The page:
Rodriguez Pursues Electrical Engineering Degree with Scholarships
BROWNSVILLE, TEXAS – AUGUST 21, 2012 – Jose Luis Rodriguez became interested in electronics when he was a pre-teen attending school across the Rio Grande in Matamoros, Mexico.
“It is interesting to see how everything works,” he said.
Rodriguez, 20, is a junior at The University of Texas at Brownsvilleand Texas Southmost Collegemajoring in engineering physics – electrical engineering. He is one of more than 200 student endowed scholarship recipients and endowment donors being honored at the Endowment Luncheon at 11:30 a.m. Tuesday, Aug. 28 at the Student Union’s Gran Salon. The event is sponsored the Office of Advancement Servicesin the Division of Institutional Advancement.
He receives federal financial aid and for fall semester beginning Monday, Aug. 27 he will use a South Texas Academic Rising Stars Scholarshipand the Seldon Leavell Endowed Scholarship. The Leavell scholarship was established in 1981 for students based on academic achievement and financial need in The University of Texas System. Money first began being distributed to students at the system’s institutions in the 1992-93 academic year.
“The money is telling me I’m doing things right and the hard work will pay off some day,” said Rodriguez.
The scholarships are much needed. He will take University Physics II and Lab, Differential Equations, Calculus III and Engineering Mechanics II - Dynamics this fall.
“This semester because I am taking more classes that are a little more expensive, financial aid didn’t cover all the expenses,” he said. “I will be buying some books with that money.”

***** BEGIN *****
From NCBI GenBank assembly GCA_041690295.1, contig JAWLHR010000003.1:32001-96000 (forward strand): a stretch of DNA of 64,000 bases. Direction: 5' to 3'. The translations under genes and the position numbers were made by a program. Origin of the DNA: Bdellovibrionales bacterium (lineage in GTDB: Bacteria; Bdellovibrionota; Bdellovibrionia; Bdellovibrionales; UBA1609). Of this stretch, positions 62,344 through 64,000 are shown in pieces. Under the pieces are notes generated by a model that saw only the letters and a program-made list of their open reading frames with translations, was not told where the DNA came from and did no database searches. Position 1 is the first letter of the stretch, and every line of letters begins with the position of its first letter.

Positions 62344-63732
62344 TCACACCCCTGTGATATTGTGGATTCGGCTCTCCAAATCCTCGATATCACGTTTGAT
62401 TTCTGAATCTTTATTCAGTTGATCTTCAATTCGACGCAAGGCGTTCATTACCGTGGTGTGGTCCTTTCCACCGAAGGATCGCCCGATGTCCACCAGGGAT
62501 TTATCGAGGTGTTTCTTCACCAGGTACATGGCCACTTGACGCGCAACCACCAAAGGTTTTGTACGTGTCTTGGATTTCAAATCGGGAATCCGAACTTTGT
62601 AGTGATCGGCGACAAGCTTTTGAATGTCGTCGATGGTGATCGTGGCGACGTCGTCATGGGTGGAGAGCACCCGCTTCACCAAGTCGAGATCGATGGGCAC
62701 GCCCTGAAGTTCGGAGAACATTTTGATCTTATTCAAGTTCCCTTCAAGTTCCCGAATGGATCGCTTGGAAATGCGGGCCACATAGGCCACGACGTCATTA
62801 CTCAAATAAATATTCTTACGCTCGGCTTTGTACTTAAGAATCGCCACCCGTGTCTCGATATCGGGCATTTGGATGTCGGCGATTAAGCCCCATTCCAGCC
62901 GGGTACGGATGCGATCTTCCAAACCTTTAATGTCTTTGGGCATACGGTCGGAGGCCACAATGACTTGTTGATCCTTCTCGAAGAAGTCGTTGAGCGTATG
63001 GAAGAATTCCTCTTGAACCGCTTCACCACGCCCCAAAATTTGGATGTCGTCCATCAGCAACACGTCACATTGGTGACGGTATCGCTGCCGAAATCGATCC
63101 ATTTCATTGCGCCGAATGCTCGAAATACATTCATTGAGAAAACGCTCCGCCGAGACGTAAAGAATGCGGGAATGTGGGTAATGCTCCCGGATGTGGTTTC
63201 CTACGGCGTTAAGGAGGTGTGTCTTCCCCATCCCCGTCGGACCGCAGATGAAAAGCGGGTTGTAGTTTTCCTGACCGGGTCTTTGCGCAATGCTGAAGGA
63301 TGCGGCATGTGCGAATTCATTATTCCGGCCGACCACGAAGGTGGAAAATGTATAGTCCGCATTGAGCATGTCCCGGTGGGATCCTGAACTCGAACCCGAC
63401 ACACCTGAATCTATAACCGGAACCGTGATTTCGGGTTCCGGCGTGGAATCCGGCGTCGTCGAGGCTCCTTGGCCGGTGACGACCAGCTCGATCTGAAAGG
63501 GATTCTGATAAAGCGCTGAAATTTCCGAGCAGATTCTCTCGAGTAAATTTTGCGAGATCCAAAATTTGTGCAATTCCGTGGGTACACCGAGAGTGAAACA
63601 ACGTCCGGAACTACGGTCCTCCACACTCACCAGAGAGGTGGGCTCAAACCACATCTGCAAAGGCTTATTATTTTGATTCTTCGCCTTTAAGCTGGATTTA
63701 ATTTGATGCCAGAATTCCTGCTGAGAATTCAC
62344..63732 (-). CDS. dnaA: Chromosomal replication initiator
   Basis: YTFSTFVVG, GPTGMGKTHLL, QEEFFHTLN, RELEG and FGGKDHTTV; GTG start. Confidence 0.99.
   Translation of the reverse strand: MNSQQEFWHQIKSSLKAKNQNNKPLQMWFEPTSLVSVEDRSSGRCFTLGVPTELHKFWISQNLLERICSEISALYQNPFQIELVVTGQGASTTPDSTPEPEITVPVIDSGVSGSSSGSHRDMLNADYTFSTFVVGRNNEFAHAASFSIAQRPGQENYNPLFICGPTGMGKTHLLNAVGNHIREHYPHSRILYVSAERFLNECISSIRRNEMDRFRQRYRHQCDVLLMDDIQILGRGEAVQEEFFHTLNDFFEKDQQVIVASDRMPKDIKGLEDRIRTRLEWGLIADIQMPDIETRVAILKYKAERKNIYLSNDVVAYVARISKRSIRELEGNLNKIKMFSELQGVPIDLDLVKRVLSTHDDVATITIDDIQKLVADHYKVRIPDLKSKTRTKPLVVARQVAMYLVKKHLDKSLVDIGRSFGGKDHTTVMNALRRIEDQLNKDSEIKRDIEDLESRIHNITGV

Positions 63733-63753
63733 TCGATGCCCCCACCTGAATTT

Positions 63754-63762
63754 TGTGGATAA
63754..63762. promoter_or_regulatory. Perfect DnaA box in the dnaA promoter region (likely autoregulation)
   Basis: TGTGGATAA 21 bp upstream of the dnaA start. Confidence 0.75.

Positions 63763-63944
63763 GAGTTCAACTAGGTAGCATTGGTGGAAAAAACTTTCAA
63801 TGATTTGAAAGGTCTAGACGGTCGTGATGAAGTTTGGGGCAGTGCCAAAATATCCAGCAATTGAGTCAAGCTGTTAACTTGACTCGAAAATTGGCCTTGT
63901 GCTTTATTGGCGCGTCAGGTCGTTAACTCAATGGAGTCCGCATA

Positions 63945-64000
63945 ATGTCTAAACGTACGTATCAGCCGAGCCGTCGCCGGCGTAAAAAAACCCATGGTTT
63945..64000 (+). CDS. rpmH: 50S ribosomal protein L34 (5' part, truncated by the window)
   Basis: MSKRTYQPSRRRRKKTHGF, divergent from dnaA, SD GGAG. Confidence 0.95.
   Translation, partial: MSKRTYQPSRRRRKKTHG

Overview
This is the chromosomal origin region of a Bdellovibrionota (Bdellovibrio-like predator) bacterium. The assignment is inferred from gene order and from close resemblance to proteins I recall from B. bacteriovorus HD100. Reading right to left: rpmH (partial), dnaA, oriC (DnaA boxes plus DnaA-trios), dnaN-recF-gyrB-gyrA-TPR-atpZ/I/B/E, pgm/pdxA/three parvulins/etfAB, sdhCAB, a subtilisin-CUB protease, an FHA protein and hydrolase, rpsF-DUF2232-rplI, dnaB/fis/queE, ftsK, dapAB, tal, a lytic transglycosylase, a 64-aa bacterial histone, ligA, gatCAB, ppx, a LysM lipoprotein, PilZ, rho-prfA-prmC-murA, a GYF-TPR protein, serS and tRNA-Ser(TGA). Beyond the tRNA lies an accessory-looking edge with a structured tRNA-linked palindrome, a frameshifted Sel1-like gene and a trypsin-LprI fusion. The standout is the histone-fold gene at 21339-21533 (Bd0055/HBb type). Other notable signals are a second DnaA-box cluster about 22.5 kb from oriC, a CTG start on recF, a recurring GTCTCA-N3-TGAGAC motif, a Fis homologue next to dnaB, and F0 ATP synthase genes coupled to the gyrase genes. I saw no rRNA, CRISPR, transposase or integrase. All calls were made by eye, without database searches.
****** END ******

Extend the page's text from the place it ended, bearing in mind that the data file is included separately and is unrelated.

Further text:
Rodriguez was born in Port Isabel and grew up in Matamoros. He lived with a relative and graduated in 2011 from Brownsville’s Hanna High School. He said attending Hanna enabled him to interact with people diverse in cultures and religions.
Because Rodriguez does not own a vehicle, he decided after graduation to move back in with his parents in Matamoros so he could get to UTB and TSC easier.
“You can talk to the professors and I like the small classes,” he said.
His daily commute involves riding a bus and walking across the B&M International Bridge to get to the campus. Sometimes his parents will pick him up on the Matamoros side of the bridge.
Rodriguez said he and his family have had to adjust to life marred with cartel violence running rampant in parts of Mexico. He said they do not venture out late at night and monitor social media checking when incidents occur.
"You have to get used to it sadly,” he said. “You only hear things people say but I haven’t seen anything.”
When he is not in classes Rodriguez likes to watch sports on television, especially soccer. His favorite professional soccer team is Club Americaof Mexico City.
He expects to graduate from the university in 2015. After that he wants to apply for graduate school or find a job in his field.
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